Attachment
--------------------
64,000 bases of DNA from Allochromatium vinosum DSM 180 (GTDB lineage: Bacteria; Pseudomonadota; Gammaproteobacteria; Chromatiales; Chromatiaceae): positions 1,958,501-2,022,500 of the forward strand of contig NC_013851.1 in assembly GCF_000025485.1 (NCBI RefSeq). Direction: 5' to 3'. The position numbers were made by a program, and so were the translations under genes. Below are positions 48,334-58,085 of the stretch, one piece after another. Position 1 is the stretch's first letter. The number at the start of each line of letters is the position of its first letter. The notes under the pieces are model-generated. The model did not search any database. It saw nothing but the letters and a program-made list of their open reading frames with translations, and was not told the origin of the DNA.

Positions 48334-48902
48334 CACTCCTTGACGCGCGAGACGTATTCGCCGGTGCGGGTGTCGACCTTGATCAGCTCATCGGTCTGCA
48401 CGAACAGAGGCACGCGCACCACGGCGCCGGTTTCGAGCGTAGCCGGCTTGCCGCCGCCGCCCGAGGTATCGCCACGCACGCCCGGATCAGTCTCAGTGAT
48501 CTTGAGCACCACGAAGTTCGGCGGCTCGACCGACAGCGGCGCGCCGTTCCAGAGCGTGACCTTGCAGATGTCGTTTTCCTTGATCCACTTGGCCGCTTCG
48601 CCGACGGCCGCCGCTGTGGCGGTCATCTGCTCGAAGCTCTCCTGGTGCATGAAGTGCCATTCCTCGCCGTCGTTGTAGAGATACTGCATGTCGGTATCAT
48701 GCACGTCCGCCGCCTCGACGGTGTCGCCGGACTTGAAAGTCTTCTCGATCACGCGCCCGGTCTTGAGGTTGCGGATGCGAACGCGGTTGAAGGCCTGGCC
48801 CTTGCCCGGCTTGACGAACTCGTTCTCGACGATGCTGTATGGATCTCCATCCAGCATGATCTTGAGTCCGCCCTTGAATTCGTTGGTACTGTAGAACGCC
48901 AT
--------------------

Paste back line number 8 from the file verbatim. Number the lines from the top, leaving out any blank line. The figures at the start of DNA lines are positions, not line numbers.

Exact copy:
48801 CTTGCCCGGCTTGACGAACTCGTTCTCGACGATGCTGTATGGATCTCCATCCAGCATGATCTTGAGTCCGCCCTTGAATTCGTTGGTACTGTAGAACGCC